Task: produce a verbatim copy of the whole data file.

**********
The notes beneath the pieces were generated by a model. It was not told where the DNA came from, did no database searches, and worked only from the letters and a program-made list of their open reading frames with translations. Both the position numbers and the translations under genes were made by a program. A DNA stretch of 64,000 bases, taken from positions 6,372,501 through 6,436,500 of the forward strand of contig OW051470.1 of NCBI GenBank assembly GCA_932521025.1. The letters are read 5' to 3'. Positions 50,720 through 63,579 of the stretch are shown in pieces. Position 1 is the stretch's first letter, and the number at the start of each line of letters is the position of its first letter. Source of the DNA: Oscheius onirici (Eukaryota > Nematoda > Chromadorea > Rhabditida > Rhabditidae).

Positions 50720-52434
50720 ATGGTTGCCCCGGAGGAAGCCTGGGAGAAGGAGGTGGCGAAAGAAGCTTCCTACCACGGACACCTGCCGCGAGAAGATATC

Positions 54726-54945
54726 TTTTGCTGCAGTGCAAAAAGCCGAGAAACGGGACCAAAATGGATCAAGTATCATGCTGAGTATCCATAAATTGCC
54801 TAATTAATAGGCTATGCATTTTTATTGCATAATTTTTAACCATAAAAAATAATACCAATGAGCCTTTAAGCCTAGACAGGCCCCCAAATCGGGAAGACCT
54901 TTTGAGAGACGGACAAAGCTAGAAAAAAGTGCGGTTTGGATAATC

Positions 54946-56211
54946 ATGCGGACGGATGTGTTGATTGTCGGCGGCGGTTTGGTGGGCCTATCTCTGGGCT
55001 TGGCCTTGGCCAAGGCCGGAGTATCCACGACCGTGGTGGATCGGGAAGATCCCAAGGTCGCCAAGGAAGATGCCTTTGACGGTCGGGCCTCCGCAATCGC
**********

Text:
The notes beneath the pieces were generated by a model. It was not told where the DNA came from, did no database searches, and worked only from the letters and a program-made list of their open reading frames with translations. Both the position numbers and the translations under genes were made by a program. A DNA stretch of 64,000 bases, taken from positions 6,372,501 through 6,436,500 of the forward strand of contig OW051470.1 of NCBI GenBank assembly GCA_932521025.1. The letters are read 5' to 3'. Positions 50,720 through 63,579 of the stretch are shown in pieces. Position 1 is the stretch's first letter, and the number at the start of each line of letters is the position of its first letter. Source of the DNA: Oscheius onirici (Eukaryota > Nematoda > Chromadorea > Rhabditida > Rhabditidae).

Positions 50720-52434
50720 ATGGTTGCCCCGGAGGAAGCCTGGGAGAAGGAGGTGGCGAAAGAAGCTTCCTACCACGGACACCTGCCGCGAGAAGATATC

Positions 54726-54945
54726 TTTTGCTGCAGTGCAAAAAGCCGAGAAACGGGACCAAAATGGATCAAGTATCATGCTGAGTATCCATAAATTGCC
54801 TAATTAATAGGCTATGCATTTTTATTGCATAATTTTTAACCATAAAAAATAATACCAATGAGCCTTTAAGCCTAGACAGGCCCCCAAATCGGGAAGACCT
54901 TTTGAGAGACGGACAAAGCTAGAAAAAAGTGCGGTTTGGATAATC

Positions 54946-56211
54946 ATGCGGACGGATGTGTTGATTGTCGGCGGCGGTTTGGTGGGCCTATCTCTGGGCT
55001 TGGCCTTGGCCAAGGCCGGAGTATCCACGACCGTGGTGGATCGGGAAGATCCCAAGGTCGCCAAGGAAGATGCCTTTGACGGTCGGGCCTCCGCAATCGC